Implementing Common Core in Rural Communities

By Diette Courrégé Casey — July 26, 2012 2 min read
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Effectively implementing the new Common Core State Standards will mean rural schools must find ways to talk about this work with a variety of stakeholders.

That’s one of the takeaways from a recent gathering to discuss the implementation and what it meant for rural schools.

The Rural Education Network hosted the day-long meeting in Nashville on June 14 and more than 70 educators from Kentucky, Ohio, and schools and districts throughout Tennessee participated in that discussion.

The Rural Education Network is an initiative that grew out of a rural education summit hosted last year by the State Collaborative on Reforming Education, and this was the SCORE group’s first in-person meeting.

Experts talked about promising practices, and participants worked in breakout sessions to brainstorm ideas and share suggestions that worked in their communities.

A three-minute video with highlights from the day has been posted online. It included snippets of the day’s conversations, such as how teaching would look different and what challenges rural communities face.

In answer to the latter, Pat Ashley, the director of District and School Transformation for the North Carolina Department of Public Instruction, said in the video that rural residents often want their students to receive a good education—but not such a good one that it leads them to leave the area. Much work needs to happen with parents and communities about their values and attitudes on both an individual level, as well as what their views mean for the country as a whole for educating its workforce, she said.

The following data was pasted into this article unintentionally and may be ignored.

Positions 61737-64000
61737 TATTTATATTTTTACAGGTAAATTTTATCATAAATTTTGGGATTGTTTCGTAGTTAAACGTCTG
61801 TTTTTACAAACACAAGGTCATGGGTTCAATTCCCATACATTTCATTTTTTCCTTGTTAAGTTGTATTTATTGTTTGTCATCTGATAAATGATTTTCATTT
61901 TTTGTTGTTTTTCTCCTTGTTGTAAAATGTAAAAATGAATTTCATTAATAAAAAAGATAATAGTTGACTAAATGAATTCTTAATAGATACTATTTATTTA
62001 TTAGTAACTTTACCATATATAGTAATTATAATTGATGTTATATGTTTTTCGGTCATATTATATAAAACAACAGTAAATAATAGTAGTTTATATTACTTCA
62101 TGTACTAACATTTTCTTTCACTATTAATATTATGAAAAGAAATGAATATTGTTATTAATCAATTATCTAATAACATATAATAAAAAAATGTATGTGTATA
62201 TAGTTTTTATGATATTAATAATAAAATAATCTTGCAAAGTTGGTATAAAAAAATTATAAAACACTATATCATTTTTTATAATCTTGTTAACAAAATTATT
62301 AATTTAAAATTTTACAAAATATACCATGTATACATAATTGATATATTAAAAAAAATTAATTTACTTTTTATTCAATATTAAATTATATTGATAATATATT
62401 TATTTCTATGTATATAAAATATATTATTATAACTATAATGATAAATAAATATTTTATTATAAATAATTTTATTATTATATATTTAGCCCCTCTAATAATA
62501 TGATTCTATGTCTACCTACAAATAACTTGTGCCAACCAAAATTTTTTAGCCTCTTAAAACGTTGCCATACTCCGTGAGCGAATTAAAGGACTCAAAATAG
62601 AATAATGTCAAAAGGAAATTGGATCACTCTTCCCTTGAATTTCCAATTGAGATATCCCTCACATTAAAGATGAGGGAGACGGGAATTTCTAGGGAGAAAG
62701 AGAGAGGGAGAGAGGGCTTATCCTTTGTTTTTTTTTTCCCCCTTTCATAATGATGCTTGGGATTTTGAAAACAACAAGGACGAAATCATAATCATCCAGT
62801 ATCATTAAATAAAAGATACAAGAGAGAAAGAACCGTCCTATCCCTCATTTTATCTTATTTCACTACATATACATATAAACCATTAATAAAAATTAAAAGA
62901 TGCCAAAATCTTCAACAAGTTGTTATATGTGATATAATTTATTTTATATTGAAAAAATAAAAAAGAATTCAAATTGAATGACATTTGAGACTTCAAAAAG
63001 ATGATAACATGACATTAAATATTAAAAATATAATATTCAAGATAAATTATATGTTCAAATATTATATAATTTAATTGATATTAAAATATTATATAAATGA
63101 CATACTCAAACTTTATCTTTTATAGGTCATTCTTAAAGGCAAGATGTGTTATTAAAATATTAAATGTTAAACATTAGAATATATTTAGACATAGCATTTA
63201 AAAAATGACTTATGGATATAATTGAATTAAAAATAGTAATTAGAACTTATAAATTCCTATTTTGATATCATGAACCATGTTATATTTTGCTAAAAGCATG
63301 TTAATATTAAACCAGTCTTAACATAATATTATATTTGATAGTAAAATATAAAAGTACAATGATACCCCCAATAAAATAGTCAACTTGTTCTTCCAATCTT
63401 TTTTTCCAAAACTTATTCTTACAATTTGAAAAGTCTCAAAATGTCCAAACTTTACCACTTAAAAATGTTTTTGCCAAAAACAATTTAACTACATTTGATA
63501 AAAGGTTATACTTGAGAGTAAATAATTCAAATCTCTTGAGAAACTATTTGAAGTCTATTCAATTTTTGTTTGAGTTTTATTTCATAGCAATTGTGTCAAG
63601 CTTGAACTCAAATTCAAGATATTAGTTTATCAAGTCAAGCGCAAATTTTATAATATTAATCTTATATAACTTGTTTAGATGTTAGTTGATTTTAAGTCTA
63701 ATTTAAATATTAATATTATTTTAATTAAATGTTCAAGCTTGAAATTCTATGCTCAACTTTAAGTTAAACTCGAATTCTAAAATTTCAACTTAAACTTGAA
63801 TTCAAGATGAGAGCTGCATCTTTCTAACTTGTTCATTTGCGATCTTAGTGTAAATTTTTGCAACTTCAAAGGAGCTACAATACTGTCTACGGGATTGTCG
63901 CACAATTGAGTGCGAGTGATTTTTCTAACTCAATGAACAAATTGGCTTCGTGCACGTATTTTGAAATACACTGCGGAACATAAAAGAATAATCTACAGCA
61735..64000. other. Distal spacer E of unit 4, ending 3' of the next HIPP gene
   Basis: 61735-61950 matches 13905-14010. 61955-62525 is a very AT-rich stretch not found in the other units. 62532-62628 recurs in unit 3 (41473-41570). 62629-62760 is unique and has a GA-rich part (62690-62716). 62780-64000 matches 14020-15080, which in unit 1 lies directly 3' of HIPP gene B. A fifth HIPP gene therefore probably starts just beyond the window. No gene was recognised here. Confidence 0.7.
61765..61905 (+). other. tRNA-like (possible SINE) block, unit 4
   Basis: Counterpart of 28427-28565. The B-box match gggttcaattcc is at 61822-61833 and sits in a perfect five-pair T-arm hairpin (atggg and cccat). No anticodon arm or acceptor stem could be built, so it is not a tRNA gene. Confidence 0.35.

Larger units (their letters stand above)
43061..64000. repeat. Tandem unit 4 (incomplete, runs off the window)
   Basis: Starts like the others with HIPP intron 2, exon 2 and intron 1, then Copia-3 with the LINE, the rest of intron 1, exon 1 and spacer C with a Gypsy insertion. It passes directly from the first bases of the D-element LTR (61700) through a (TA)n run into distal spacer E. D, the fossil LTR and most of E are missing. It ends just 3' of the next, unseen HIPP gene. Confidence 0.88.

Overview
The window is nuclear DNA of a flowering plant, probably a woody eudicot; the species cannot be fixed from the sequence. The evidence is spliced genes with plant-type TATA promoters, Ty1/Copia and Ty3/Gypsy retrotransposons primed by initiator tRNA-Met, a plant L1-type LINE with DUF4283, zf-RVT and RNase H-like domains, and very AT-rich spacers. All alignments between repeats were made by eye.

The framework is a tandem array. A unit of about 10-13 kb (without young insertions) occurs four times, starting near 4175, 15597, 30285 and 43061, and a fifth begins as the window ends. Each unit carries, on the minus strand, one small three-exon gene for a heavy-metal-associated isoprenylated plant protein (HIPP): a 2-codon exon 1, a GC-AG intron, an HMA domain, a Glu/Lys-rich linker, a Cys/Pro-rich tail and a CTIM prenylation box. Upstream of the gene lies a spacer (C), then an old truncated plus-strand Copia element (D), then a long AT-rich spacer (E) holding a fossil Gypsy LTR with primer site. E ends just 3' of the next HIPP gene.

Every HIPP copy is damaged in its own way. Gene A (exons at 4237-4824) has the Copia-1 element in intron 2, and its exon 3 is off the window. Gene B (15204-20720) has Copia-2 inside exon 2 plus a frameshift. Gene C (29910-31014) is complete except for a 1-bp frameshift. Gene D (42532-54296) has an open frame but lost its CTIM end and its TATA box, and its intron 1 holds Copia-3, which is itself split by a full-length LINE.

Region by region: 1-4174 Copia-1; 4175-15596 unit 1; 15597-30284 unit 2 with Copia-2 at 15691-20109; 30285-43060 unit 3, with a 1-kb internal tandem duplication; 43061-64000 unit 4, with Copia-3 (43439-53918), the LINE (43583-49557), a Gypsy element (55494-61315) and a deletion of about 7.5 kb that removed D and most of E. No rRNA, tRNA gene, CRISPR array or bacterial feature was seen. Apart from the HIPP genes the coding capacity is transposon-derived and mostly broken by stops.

“Those are the simple but complex conversations that have to happen,” she said.

Laura Moore, who directs SCORE’s work to identify and spread innovative practices in education reform, also wrote a blog post on the gathering.

“It became clear that there is a set of key messages that must be communicated in order for all aspects of implementation to be successful,” she wrote.

Some of the messages she heard repeated throughout the day weren’t rural-specific. Among them:
• “Adopting the Common Core is not a binder replacement. It is a transformation, not only in what students learn but also in how we deliver instruction.”
• “Students will need to become patient problem-solvers as they learn to go deeper in content areas. They will have to become comfortable with struggling with new material and persevering to find solutions.”
• “Principals will need to be instructional leaders—as opposed to building-managers or disciplinarians.”

A version of this news article first appeared in the Rural Education blog.